World number two Naomi Osaka is fined $15,000 for refusing to hold a press conference after her opening win against Patricia Maria Tig at the French Open tournament.
Japanese star Naomi Osaka has been threatened with disqualification from the French Open if she continues her media boycott, officials said.
"We have advised Naomi Osaka that should she continue to ignore her media obligations during the tournament, she would be exposing herself to possible further Code of Conduct infringement consequences," said a statement from the four Grand Slam tournaments on Sunday.
"As might be expected, repeat violations attract tougher sanctions including default from the tournament."
World number two Osaka, a four-time Grand Slam title winner and sport's highest-earning female athlete, was fined $15,000 on Sunday for refusing to hold a press conference after her opening win against Patricia Maria Tig.
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Statement from Grand Slam tournaments regarding Naomi Osaka.#RolandGarros— Roland-Garros (@rolandgarros) May 30, 2021
'Mental health issue'
Osaka opened the first day of action at Roland Garros with a 6-4, 7-6 (7/4) victory over Romanian world number 63 Patricia Maria Tig.
The 23-year-old Japanese star, a four-time Grand Slam title winner, has refused to carry out media obligations at the tournament, claiming news conferences are detrimental to her mental health.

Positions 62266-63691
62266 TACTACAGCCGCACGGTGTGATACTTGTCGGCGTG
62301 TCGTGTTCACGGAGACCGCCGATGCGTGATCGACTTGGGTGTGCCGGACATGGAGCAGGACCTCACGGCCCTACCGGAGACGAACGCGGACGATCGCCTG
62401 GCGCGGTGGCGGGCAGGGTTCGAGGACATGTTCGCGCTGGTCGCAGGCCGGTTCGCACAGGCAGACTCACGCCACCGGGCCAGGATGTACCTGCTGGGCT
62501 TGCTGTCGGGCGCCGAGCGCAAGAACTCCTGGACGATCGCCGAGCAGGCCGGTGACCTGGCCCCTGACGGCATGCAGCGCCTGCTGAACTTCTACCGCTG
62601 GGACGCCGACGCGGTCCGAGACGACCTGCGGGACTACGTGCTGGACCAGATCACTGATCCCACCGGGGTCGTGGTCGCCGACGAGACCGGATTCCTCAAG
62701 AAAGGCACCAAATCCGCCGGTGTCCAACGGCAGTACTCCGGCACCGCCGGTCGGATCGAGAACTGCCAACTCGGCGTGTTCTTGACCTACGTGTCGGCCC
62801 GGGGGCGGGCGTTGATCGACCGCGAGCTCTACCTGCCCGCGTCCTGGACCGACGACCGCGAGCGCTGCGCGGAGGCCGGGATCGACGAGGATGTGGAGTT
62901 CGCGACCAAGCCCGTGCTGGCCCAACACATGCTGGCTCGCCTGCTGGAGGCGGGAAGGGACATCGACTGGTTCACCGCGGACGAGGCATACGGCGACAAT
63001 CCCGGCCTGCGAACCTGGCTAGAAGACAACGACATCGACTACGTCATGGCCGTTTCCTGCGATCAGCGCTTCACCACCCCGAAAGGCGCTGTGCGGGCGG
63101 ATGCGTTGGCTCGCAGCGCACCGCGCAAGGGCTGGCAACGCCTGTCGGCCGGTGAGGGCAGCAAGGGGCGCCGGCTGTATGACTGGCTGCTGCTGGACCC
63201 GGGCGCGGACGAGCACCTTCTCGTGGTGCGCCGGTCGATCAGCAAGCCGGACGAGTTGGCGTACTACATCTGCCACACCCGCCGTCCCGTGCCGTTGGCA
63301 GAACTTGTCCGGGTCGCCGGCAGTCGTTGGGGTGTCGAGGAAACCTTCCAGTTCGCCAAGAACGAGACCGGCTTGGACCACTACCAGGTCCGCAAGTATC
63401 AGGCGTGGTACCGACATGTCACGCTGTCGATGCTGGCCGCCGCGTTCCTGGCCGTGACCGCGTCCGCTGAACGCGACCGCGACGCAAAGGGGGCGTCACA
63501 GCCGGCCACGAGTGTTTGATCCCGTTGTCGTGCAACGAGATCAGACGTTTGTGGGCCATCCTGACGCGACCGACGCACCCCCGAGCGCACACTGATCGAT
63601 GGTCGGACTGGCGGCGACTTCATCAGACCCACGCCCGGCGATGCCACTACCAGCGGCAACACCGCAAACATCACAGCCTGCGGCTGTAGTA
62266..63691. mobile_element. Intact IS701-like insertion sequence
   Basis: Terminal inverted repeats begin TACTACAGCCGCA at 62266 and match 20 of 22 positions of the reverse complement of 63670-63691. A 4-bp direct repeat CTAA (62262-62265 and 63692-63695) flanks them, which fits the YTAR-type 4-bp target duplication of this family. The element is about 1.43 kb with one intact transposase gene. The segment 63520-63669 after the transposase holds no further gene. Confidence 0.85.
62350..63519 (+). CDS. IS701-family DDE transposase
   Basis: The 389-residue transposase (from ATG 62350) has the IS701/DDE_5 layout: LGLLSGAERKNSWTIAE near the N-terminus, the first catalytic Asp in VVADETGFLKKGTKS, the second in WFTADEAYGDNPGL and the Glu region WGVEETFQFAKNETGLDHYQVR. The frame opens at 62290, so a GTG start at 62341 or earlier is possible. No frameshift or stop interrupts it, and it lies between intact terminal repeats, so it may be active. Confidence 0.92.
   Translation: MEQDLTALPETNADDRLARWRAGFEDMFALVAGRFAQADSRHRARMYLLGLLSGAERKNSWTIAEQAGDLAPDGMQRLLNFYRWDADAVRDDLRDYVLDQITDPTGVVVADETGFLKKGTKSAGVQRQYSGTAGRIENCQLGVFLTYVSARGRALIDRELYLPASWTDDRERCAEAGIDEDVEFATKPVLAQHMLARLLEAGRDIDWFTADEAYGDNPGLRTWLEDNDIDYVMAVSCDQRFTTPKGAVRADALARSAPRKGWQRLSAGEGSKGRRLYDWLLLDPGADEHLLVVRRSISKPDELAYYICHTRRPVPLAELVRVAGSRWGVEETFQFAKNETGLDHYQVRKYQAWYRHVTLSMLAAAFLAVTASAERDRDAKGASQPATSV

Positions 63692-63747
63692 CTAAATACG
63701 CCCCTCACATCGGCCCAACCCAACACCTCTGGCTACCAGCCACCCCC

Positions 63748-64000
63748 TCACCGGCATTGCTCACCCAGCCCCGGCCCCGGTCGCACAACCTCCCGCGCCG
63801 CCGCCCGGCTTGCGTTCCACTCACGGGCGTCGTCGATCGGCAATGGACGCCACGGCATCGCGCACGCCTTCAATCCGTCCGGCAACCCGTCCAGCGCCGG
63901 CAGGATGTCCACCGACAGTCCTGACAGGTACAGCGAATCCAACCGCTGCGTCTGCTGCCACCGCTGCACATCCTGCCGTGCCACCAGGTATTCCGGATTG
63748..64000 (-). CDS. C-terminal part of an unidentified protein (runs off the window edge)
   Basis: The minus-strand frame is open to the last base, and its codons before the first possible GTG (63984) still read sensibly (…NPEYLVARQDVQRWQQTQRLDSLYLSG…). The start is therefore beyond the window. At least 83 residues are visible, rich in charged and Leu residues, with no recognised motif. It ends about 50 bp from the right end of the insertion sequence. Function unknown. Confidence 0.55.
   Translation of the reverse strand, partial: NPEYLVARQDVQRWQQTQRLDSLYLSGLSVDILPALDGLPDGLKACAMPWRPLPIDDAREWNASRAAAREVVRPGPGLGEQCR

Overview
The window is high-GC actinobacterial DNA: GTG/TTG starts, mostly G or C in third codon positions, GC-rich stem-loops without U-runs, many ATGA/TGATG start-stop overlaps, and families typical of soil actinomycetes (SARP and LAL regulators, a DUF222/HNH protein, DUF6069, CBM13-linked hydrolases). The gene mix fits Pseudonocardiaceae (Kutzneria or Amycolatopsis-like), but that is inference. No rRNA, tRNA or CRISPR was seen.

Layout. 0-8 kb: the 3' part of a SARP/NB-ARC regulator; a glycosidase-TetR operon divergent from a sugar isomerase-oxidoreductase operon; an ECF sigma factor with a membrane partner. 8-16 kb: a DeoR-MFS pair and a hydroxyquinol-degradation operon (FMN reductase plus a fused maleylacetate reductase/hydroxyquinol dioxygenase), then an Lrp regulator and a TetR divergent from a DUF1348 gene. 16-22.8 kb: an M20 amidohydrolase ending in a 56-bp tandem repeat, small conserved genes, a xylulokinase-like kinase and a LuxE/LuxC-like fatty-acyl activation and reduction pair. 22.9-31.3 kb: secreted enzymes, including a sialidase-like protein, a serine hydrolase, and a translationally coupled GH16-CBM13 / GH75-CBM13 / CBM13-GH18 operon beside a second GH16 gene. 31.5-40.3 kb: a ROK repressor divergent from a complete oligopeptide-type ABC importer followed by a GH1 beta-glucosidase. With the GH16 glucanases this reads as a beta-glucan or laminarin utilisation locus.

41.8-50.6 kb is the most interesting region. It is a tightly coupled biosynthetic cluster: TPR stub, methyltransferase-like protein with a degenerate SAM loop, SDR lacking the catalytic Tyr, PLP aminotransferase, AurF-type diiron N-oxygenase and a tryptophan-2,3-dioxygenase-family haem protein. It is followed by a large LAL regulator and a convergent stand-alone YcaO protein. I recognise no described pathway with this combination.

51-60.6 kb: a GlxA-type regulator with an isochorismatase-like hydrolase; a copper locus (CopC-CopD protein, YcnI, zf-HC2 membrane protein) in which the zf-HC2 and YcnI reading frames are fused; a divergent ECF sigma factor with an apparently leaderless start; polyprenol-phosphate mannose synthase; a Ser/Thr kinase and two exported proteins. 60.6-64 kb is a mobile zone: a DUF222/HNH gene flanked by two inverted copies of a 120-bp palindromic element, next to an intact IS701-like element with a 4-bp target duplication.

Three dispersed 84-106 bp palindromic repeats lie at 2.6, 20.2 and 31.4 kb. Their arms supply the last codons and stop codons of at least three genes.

She believes traditional post-match inquests are akin to "kicking people when they're down".
Osaka wrote in a Twitter post on Wednesday that she was not going to participate in the standard back-and-forth with the media in Paris — the sort of thing athletes in various sports do as a matter of course.
She framed it as a mental health issue, saying that it creates self-doubt to have to answer questions after a loss.
Players at Grand Slam tournaments are required to attend news conferences if requested to do so; refusing is punishable by fines of up to $20,000.
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May 26, 2021
'A phenomenal error'
French Tennis Federation president Gilles Moretton described Osaka's move as a "phenomenal error".
"As might be expected, repeat violations attract tougher sanctions including default from the tournament... and the trigger of a major offence investigation that could lead to more substantial fines and future Grand Slam suspensions," the board of Grand Slam said in a statement.
The board reminded Osaka that "a core element of the Grand Slam regulations is the responsibility of the players to engage with the media, whatever the result of their match".
It added that "the mental health of players competing in our tournaments and on the Tours is of the utmost importance to the Grand Slams".
"For me, playing on clay is a work in progress," said the reigning US and Australian Open champion on a sun-kissed Court Philippe Chatrier.
"Hopefully the more I play, the better I will become. It's a beautiful court. I've only played two matches here, one before the roof and one now so hopefully I'll keep it going."
Osaka, who has never got past the third round in Paris, fired 39 winners but committed 35 unforced errors against Tig to set up a second round duel against another Romanian player, Ana Bogdan.
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